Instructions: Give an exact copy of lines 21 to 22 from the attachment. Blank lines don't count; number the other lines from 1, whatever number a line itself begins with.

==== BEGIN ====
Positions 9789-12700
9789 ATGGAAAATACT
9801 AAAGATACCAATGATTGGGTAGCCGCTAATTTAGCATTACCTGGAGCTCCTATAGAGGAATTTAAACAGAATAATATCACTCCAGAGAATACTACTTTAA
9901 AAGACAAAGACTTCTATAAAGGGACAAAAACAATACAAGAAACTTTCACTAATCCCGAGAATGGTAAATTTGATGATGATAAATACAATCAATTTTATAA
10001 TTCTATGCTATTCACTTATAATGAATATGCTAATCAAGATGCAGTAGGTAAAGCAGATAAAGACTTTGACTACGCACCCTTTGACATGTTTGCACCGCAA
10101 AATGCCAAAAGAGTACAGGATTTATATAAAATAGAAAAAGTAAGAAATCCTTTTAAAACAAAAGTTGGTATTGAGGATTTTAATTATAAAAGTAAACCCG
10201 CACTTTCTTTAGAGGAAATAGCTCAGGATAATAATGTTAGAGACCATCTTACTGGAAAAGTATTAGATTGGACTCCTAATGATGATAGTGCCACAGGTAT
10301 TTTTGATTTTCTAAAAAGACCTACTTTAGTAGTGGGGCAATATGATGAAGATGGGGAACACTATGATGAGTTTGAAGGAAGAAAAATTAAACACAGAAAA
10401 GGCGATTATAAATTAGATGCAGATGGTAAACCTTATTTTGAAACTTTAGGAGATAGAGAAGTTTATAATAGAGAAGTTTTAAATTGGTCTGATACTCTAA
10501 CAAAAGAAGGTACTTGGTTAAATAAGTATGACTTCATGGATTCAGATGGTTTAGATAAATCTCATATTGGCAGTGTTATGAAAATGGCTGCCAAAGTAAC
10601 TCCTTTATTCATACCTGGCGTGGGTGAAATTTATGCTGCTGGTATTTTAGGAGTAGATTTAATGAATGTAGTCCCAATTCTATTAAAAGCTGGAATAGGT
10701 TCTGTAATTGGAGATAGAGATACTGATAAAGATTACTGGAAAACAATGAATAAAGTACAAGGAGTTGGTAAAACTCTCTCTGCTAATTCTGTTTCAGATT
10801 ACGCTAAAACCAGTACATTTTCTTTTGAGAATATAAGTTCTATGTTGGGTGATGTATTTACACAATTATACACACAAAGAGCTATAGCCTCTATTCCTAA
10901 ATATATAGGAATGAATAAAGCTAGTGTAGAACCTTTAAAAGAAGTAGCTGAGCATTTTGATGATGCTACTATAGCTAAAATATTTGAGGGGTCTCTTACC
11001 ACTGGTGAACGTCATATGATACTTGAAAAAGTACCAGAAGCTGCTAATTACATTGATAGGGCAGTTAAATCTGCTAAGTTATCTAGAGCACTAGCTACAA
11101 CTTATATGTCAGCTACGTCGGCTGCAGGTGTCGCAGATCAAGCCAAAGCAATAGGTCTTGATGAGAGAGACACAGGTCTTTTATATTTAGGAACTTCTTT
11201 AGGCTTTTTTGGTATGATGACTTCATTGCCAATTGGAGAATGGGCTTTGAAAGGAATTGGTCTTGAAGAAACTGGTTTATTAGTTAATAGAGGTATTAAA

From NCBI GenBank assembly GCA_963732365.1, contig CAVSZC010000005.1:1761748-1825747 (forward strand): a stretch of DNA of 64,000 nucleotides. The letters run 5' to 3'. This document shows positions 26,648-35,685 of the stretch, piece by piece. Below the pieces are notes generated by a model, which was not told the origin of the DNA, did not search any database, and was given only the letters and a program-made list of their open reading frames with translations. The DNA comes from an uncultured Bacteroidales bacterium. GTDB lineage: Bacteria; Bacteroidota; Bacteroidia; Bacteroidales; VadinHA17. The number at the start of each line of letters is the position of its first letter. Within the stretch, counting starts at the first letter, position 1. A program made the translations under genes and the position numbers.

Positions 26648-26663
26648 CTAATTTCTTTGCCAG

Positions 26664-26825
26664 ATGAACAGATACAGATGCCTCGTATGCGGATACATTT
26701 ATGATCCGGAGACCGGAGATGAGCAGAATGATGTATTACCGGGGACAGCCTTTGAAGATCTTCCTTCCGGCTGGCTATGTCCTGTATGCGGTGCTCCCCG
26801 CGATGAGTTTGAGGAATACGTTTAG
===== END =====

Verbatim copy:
Positions 26664-26825
26664 ATGAACAGATACAGATGCCTCGTATGCGGATACATTT